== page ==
When treating patients with skin of color, dermatologists face a number of challenges, and they must choose products and therapies carefully. Diagnosis is the first challenge; common dermatological conditions may have a slightly different appearance in skin of color, depending on the hue of a patient's skin, says Charles Crutchfield III, M.D.
National report - When treating patients with skin of color, dermatologists face a number of challenges, and they must choose products and therapies carefully.
"If you're used to something looking pink or red and then you see it in brown skin, it looks completely different," says Dr. Crutchfield, clinical professor of dermatology, University of Minnesota Medical School, Minneapolis/St. Paul, and medical director of Crutchfield Dermatology, Eagan, Minn.
To help prevent postinflammatory hyperpigmentation, it's important to choose the right skincare products, says Zoe Draelos, M.D. Preparations that are recommended in white patients may not be suitable for patients with skin of color.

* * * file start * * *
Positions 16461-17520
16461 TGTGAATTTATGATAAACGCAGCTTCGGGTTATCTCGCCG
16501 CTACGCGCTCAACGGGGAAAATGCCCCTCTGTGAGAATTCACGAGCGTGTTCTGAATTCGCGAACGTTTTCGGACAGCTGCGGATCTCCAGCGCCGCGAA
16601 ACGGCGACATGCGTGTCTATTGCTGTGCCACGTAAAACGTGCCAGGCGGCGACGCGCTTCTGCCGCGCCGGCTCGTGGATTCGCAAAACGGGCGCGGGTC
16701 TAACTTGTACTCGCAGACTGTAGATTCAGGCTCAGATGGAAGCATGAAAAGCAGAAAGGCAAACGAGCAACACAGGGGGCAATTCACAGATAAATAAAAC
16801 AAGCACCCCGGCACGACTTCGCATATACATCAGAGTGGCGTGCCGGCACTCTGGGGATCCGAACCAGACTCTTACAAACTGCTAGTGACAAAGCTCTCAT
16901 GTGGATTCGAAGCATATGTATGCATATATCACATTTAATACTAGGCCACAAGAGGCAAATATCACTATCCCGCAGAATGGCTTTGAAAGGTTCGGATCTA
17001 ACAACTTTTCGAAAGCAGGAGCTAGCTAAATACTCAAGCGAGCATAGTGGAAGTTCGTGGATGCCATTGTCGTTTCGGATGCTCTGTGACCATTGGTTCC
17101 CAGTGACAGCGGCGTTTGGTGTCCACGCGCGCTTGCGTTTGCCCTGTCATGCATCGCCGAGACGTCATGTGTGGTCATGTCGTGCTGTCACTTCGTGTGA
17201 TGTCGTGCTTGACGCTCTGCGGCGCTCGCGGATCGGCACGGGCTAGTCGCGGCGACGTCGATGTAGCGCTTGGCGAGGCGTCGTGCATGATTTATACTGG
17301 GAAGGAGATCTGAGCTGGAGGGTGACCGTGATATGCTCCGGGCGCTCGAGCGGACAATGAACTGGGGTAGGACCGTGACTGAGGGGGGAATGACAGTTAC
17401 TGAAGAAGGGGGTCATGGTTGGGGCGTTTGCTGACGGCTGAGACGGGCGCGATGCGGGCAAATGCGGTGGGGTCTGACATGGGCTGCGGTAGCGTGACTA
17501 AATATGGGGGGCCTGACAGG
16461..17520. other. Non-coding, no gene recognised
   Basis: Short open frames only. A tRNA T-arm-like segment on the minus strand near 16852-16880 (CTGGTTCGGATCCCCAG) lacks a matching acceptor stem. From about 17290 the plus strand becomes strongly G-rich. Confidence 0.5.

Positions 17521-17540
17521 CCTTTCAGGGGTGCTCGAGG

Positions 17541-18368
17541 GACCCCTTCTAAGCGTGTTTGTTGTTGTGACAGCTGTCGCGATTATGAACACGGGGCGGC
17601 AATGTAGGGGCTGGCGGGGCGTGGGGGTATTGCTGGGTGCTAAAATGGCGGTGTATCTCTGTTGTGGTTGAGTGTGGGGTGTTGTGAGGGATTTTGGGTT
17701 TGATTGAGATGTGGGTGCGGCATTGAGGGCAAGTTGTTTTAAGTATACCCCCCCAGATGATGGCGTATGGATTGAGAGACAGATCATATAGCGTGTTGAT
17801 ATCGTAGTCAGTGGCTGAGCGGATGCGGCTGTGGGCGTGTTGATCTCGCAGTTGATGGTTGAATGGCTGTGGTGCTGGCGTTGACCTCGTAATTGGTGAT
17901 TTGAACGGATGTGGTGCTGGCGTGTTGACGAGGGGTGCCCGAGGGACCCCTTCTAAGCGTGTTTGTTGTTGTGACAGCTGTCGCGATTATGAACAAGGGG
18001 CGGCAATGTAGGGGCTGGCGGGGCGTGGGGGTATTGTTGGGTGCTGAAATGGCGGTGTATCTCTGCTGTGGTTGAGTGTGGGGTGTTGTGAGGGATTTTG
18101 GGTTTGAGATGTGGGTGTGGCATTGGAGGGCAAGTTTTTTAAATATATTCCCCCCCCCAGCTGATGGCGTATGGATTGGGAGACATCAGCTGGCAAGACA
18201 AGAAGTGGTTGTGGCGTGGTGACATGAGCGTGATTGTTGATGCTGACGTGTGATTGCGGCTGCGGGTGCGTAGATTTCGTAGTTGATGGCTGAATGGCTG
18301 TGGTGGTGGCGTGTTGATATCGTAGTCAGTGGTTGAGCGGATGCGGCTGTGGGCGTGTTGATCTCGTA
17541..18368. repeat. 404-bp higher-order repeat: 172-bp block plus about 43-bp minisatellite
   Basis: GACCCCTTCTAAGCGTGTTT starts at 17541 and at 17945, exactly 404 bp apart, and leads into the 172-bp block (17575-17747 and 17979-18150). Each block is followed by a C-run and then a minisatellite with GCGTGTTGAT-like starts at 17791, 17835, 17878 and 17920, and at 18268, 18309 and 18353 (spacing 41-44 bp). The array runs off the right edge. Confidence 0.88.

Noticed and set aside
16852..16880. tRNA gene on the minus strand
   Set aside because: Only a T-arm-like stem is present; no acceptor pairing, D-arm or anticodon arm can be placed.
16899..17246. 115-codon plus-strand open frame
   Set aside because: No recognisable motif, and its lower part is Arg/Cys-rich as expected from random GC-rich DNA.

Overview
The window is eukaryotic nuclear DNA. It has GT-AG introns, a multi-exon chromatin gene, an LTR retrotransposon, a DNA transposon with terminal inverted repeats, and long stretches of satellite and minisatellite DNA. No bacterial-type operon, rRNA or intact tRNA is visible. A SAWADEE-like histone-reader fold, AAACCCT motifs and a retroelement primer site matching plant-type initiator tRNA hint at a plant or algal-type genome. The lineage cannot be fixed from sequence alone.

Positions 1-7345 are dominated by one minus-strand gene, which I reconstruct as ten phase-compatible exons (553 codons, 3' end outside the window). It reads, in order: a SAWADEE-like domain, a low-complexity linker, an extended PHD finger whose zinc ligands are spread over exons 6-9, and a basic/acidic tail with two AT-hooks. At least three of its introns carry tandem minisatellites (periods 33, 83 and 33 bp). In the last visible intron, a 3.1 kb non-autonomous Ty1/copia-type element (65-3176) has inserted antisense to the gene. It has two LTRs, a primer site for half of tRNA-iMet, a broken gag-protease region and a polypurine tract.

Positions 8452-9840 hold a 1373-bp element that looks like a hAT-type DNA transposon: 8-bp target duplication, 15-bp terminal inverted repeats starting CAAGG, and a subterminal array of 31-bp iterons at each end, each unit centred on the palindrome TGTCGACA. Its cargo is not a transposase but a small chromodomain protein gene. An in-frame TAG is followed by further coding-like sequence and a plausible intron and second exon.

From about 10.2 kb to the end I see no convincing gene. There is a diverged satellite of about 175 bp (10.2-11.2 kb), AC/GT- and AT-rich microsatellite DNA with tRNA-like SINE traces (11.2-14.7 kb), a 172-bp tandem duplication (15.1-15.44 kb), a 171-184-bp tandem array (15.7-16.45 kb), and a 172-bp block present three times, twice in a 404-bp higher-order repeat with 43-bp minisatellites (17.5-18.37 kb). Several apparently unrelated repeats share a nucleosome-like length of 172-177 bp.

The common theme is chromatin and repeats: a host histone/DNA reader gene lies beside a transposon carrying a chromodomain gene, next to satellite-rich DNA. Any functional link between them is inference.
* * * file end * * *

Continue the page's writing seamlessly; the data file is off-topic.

"The most important concern that's different from Caucasian skin is that you have to be sure that the products that you recommend, whether they're prescription or over-the-counter ... cause absolutely no irritation of the skin at all," says Dr. Draelos, consulting professor of dermatology, Duke University School of Medicine, Durham, N.C., who is also in private practice in High Point, N.C.
For example, Dr. Draelos says, over-the-counter acne products containing benzoyl peroxide can be irritating in Asian, Latino and African-American patients and ultimately darken the skin. In addition, exfoliants containing glycolic acid or scrubs containing granules or beads also can irritate the skin, resulting in postinflammatory hyperpigmentation, she says.